(B) Compile data and information about the deployment of financing tools and nonfinancial supports provided pursuant to the program to operators, including, but not limited to, those whose fleets directly impact, or operate in, underserved communities.
(d) The state board shall coordinate with the Public Utilities Commission, the State Energy Resources Conservation and Development Commission, and the administering agency to provide marketing, education, and outreach to underserved communities regarding the program.

44274.13.
 (a) The administering agency, in consultation with the state board, shall develop a data collection and dissemination strategy for the program to facilitate informed decisionmaking by other state agencies and private sector financiers.
(b) The administering agency shall keep confidential all business trade secrets and proprietary information about fleets that the administering agency gathers or becomes aware of through the course of implementing and administering this article, including through applications for financial assistance. Business trade secrets and proprietary information obtained pursuant to this subdivision are not subject to the California Public Records Act (Chapter 3.5 (commencing with Section 6250) of Division 7 of Title 1 of the Government Code).
(c) The strategy developed pursuant to subdivision (a) shall include data that is necessary to facilitate the financing of zero-emission vehicles in order to increase the scalability of financial tools and nonfinancial supports. These data include, but are not limited to, vehicle and battery performance, upfront and operational costs, residual values, operational revenues, and zero-emissions vehicle miles traveled.
(d) The administering agency shall track project implementation and report to the state board the outcomes no less often than annually, including vehicle or equipment data necessary to calculate criteria air pollutant and greenhouse gas emission reductions, demographic and business data necessary to determine cobenefits, and socioeconomic benefits to residents, including those in underserved communities. Specific data points shall be determined by the state board and included in the interagency agreement described in Sections 44274.11 and 44274.12.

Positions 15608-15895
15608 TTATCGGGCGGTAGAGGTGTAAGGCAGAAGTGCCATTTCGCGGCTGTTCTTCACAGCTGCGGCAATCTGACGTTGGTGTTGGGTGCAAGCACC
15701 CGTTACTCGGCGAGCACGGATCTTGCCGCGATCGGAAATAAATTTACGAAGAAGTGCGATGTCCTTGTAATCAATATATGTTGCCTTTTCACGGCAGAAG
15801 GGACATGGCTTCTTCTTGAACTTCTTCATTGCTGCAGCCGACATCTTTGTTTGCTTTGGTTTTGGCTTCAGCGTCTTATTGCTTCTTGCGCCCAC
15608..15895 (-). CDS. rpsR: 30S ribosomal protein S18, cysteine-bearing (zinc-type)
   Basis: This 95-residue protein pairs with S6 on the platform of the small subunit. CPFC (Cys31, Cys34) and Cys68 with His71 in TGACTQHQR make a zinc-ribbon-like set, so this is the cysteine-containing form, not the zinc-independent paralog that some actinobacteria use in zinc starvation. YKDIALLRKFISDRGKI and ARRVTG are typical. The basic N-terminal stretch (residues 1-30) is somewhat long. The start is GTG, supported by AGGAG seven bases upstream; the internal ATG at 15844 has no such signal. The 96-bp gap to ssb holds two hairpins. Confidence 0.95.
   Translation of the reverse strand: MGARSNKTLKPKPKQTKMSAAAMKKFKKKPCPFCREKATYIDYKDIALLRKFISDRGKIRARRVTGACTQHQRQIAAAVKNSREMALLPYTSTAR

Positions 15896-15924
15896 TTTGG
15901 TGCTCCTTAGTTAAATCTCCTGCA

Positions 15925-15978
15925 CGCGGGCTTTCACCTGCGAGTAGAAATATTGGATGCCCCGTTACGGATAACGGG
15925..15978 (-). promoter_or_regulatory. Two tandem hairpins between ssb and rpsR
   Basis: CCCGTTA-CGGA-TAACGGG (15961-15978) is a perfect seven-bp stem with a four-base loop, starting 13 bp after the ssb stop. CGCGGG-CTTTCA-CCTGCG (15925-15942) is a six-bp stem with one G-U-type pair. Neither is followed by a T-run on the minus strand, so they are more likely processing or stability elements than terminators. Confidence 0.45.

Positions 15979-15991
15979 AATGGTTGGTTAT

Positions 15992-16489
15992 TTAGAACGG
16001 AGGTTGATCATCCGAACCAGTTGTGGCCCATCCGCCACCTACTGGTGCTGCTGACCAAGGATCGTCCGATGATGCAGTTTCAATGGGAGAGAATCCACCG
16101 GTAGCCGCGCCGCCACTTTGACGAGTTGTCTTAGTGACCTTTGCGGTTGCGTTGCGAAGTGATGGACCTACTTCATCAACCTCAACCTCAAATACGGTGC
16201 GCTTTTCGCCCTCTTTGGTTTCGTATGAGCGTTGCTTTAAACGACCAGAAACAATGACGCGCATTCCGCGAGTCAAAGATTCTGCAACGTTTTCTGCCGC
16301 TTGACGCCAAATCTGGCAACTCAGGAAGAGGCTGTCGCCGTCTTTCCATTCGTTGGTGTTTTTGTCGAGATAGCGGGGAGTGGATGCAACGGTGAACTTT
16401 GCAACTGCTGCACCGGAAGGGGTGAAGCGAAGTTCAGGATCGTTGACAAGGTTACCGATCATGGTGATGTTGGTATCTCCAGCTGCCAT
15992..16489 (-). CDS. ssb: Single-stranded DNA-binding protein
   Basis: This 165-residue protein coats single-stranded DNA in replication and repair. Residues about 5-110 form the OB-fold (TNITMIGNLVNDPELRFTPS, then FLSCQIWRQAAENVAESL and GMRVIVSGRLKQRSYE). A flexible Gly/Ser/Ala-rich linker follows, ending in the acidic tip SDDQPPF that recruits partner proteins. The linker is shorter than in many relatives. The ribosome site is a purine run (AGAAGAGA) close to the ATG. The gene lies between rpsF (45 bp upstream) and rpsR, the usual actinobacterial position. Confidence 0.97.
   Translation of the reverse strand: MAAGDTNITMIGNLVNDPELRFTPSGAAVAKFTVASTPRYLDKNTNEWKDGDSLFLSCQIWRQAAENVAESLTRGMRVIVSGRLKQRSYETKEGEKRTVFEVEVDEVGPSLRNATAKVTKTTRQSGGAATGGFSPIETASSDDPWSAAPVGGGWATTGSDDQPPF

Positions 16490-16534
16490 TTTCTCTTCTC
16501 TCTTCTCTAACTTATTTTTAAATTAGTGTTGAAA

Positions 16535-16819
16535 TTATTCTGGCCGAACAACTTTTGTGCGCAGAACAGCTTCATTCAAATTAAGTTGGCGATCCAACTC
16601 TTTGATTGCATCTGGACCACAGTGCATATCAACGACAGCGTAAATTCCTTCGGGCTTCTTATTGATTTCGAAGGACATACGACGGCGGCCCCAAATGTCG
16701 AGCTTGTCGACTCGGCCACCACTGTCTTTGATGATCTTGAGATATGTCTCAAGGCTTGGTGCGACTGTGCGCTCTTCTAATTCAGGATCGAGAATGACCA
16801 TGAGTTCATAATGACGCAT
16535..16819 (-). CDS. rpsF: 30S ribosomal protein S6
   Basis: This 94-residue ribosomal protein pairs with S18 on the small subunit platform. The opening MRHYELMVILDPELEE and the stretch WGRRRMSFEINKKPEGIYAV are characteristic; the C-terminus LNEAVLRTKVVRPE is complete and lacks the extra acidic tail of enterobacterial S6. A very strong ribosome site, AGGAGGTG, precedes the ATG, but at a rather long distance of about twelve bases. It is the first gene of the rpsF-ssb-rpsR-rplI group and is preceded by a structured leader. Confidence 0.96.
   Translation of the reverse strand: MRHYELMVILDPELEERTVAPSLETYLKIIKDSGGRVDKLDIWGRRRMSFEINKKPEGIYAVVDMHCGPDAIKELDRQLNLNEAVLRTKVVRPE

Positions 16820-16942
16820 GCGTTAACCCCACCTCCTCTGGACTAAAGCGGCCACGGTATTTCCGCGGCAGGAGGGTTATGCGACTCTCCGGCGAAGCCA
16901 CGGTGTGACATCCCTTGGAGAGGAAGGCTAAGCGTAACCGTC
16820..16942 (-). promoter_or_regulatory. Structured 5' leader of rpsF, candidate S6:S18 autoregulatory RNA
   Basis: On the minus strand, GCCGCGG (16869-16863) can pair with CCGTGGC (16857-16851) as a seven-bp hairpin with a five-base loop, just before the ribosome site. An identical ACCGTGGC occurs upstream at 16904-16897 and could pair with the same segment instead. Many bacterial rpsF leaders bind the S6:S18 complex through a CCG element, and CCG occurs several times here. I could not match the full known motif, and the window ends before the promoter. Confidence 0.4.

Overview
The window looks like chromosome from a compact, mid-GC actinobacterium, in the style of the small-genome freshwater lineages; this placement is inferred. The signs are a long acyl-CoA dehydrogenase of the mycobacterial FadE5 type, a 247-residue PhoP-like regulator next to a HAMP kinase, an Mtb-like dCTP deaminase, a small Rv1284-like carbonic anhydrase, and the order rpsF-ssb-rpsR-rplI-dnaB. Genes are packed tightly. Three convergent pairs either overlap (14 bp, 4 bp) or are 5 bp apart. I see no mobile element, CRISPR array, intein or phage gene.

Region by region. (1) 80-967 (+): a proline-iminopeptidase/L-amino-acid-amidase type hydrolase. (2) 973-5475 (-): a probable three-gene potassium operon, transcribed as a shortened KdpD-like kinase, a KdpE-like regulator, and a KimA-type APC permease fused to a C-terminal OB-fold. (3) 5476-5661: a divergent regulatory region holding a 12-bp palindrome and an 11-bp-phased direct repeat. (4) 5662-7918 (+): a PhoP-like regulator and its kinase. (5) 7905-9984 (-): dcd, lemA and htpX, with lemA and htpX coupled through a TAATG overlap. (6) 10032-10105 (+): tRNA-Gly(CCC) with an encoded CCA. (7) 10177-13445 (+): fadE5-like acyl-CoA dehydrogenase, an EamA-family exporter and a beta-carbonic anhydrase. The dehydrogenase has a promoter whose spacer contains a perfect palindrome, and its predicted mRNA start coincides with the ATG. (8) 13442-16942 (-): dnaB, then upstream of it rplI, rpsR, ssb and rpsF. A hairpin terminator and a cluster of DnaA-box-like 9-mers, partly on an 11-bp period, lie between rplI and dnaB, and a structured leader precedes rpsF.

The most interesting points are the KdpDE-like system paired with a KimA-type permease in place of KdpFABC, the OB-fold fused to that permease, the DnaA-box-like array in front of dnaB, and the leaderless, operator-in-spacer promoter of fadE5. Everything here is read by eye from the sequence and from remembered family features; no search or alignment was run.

44274.14.
 The state board, in consultation with the administering agency, shall consult with the State Energy Resources Conservation and Development Commission and the Public Utilities Commission on the use of on-bill tariff products for charging and fueling infrastructure that would allow operators of medium- and heavy-duty fleets to see fuel cost savings of zero-emission vehicles relative to diesel fuel.

44274.15.
 The state board shall create, in coordination with other state agencies that administer programs similar to the program established in Section 44274.11, a “one-stop shop” that provides information on the state board’s internet website to operators of medium- and heavy-duty fleets about all of the potential financing and grant options and other technical assistance available to help obtain financing for zero-emission medium- and heavy-duty vehicles.

SEC. 3.

 The Legislature finds and declares that Section 2 of this act, which adds Section 44274.13 to the Health and Safety Code, imposes a limitation on the public’s right of access to the meetings of public bodies or the writings of public officials and agencies within the meaning of Section 3 of Article I of the California Constitution. Pursuant to that constitutional provision, the Legislature makes the following findings to demonstrate the interest protected by this limitation and the need for protecting that interest:
In order to appropriately protect the trade secrets and other proprietary materials of businesses, it is necessary to limit access to the proprietary information of businesses seeking financial and nonfinancial tools, supports, and assistance related to zero-emission vehicles under Section 2.